Newsletter #7 - AI Interns, Bravery, and the Swedish Model

Hello everyone,

I apologize for the late-night newsletter. I wanted to get it out today, Monday but have struggled to finish it during the day therefore the late send-out. I hope this email finds you well.

I am currently looking for a Master's thesis for the fall and things are moving forward. In the next few weeks, I hope to finalize the thesis topic and be ready for the fall. It feels strange but exciting to be almost finished with my university studies. An exciting thing that happened last week was that it was the 10th anniversary of The Tim Ferriss Show and I signed up for the meetup in Gothenburg. I was unsure of what to expect but it ended up being an amazing evening together with a bunch of great people many of which were from TedX Göteborg. It goes to show that we should get out of our comfort zones and say yes to things like that!

💭Weekly Thought

This winter I took a course in Entrepreneurship as a part of my engineering degree. One of the tasks in the course was to create a new venture in a group of 4 and try to implement the things we were learning in the course.

One idea I had was to create a newsletter focusing on how students could better utilize ChatGPT for both their academic and personal lives. Now I am no expert in AI, but I had a thought that “even if we lose - as in the business fails, we will win - because we will have gained the knowledge of how to leverage AI ourselves”. This was inspired by the thinking of Tim Ferriss that you want to win even if you fail. However, there never became an AI newsletter for the group because when we emailed our professor he told me another professor called Ethan Mollick was already doing something similar. So sadly there never became an AI newsletter for students (instead we tried to create a company organizing pub crawls, but that is a story for another time). One good thing was that I was introduced to the newsletter One Useful Thing by Ethan Mollick about how to leverage AI.

I have been subscribed for a few months, passively reading the newsletter as it comes into my inbox, but the other day a flip switch. I have to begin using generative AI more, I used it quite a lot at first when ChatGPT launched to the public in 2022 but now I am not using it so much anymore. I decided to take action after hearing Ethan Mollick say that it usually takes around 10 hours of usage before people understand the power of AI and you must use the latest models, meaning you should pay for ChatGPT 4 if you are in Sweden (the other cutting edge models are not available in Sweden). So I got a subscription and I am now trying to onboard my AI intern.

I am integrating ChatGPT into many of my daily tasks. While sometimes it works great, there are moments when it struggles, but encountering these challenges is how you discover its limitations and potential. I believe it is important for us all to learn how to use these tools to enable us to increase our output. Ethan Mollick states that AI is not as good as the best humans today instead it is generally around the 80th percentile in many fields. This means we can strengthen many of our weaknesses and focus on where our strength lies. Although I am sometimes concerned about AI replacing human jobs, I think that in the near term, AI will mostly increase our output if used correctly. To achieve this, we must understand the best ways to utilize it; otherwise, we risk being replaced.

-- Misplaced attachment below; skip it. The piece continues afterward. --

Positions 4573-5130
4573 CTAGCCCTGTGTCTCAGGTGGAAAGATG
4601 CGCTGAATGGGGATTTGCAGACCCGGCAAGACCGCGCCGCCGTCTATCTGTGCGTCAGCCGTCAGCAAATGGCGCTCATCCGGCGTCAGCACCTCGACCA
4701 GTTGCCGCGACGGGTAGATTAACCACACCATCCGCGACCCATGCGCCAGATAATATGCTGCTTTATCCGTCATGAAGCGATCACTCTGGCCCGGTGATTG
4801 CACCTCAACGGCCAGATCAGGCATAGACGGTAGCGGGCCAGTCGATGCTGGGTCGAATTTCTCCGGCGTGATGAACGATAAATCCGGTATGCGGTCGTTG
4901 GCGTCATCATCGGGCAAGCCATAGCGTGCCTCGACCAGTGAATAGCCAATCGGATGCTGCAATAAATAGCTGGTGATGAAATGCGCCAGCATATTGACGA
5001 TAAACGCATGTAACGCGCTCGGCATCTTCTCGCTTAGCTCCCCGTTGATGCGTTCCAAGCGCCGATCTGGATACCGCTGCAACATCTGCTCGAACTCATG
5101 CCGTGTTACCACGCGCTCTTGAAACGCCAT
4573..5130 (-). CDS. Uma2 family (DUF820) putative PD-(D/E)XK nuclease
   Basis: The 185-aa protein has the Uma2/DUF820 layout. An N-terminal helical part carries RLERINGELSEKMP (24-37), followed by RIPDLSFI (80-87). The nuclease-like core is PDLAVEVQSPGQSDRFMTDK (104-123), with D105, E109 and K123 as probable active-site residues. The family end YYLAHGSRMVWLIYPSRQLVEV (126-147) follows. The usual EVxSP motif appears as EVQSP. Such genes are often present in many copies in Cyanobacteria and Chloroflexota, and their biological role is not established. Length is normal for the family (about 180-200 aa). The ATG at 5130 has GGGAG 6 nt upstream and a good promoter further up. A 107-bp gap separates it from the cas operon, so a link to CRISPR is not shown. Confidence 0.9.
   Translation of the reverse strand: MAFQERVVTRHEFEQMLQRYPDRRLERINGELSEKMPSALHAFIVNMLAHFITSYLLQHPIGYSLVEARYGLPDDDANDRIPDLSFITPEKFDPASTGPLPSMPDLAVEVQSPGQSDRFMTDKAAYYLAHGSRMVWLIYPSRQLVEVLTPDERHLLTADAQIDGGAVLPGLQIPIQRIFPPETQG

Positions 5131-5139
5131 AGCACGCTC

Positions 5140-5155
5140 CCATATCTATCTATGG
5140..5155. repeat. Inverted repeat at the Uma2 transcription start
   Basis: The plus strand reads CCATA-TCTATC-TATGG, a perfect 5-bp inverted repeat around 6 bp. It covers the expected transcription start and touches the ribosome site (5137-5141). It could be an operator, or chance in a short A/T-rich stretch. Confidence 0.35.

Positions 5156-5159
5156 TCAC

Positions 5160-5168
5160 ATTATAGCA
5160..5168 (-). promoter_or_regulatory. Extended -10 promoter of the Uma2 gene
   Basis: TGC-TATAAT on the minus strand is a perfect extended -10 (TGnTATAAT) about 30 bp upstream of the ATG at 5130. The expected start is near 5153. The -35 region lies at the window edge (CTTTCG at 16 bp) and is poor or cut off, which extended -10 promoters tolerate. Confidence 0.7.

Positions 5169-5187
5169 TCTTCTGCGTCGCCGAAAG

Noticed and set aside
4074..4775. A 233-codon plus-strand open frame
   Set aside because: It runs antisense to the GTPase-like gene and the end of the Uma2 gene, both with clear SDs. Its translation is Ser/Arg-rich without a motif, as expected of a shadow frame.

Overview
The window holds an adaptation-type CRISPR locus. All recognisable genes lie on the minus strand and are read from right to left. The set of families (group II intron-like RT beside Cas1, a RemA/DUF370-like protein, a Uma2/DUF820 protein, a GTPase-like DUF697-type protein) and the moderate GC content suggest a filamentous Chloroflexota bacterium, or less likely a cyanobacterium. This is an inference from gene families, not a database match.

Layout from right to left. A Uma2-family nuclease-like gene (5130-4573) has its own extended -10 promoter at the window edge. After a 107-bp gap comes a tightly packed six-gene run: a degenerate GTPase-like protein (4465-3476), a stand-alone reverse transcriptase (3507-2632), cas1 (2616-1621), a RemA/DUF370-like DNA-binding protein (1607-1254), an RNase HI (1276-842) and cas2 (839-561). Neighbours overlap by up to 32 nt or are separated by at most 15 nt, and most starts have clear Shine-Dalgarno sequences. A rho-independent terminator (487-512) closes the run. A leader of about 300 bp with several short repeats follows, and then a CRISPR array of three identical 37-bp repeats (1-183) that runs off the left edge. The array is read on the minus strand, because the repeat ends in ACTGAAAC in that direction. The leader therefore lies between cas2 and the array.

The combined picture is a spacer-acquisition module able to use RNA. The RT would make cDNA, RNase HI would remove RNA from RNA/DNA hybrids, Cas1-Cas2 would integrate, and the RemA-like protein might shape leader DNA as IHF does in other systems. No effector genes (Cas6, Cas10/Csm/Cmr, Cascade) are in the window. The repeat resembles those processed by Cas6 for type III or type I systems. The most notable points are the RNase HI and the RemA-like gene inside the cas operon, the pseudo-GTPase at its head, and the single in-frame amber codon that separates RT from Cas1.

"You won’t be replaced by AI, you will be replaced by a person who is using AI" - Scott Galloway

🖋Quote of the Week

The quote below is from the famous US Navy Seal and podcast host Jocko Willink. The idea is that bravery can't be faked, because if you are afraid to do something while "faking bravery", you are being brave. I find this idea intriguing and try to remind myself of it whenever I face something that scares me.

"You can't fake bravery as an emotion. You can fake being angry or upset or whatever, but if you fake bravery when you're terrified, that's bravery. Doing the thing in spite of being terrified is what bravery is." - Jocko Willink

🎧Content I Have Enjoyed This Week

I re-listened to Tim Ferriss' interview with Daniel Ek this week based on a recommendation from the meetup last week and it is a great episode. The interview discusses how the Swedish model allows for risk-taking, Spotify's culture, and how to run better meetings. If you have any interest in Spotify or entrepreneurship this podcast is a great listen. Here are my three main takeaways:

  1. Sometimes you have to be unreasonable to change the world. Daniel presents the quote below as an inspiration for this.
    1. ”The reasonable man adapts himself to the world: the unreasonable one persists in trying to adapt the world to himself. Therefore all progress depends on the unreasonable man.” –Georg Bernard Shaw
  2. A key metric for success in future leaders according to Daniel is their rate of learning. The faster they are able to pick up new information and adapt the better suited they are for leadership in our dynamic world.
  3. "Be kind, everyone is on their own journey"–Daniel Ek

Have a great week!

Oskar